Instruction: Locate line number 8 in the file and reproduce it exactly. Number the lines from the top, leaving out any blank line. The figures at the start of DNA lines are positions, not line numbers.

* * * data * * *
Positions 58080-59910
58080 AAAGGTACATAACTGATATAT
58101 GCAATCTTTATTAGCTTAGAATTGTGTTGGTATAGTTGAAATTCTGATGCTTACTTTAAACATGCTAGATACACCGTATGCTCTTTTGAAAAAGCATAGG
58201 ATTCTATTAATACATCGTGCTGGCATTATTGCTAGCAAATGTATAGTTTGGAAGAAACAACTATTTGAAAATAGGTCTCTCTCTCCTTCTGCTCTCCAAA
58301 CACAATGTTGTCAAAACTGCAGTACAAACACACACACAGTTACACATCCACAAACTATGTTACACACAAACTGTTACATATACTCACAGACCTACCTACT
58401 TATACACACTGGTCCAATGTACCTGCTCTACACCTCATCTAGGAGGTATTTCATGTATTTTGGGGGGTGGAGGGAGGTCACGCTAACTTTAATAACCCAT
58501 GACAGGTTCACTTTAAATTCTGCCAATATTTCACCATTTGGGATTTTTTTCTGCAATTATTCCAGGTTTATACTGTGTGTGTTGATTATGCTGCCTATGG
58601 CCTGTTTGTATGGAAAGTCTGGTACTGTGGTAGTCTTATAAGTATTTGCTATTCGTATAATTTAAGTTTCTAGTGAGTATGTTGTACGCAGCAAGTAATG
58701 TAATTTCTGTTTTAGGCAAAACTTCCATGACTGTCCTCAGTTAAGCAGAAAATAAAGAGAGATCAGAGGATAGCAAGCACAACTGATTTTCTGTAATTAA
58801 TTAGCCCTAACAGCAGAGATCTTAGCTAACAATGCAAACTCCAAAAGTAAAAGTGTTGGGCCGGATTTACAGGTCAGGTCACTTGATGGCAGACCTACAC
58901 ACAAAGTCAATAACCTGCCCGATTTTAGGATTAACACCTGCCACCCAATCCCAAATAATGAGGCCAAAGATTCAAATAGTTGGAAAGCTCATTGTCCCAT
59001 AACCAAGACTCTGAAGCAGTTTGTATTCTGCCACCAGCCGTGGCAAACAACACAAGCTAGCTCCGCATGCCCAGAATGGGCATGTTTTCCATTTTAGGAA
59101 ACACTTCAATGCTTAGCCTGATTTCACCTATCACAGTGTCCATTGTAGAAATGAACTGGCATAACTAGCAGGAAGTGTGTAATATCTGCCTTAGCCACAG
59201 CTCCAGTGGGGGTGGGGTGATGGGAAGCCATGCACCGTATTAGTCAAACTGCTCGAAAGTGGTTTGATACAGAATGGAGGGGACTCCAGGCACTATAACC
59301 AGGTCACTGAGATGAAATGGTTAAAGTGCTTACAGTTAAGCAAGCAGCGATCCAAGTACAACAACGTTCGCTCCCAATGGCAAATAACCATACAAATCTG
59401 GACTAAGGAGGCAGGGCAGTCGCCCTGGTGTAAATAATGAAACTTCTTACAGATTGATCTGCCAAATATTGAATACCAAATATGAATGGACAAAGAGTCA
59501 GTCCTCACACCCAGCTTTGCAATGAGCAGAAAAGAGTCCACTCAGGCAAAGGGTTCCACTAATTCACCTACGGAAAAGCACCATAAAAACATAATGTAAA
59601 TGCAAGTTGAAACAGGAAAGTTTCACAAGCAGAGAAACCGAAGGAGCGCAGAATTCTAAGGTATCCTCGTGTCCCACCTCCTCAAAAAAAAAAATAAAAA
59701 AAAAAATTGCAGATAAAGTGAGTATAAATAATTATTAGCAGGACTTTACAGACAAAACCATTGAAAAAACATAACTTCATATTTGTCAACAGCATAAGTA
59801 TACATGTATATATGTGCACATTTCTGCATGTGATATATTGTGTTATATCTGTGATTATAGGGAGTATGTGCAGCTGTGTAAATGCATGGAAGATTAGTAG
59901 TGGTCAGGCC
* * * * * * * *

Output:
58601 CCTGTTTGTATGGAAAGTCTGGTACTGTGGTAGTCTTATAAGTATTTGCTATTCGTATAATTTAAGTTTCTAGTGAGTATGTTGTACGCAGCAAGTAATG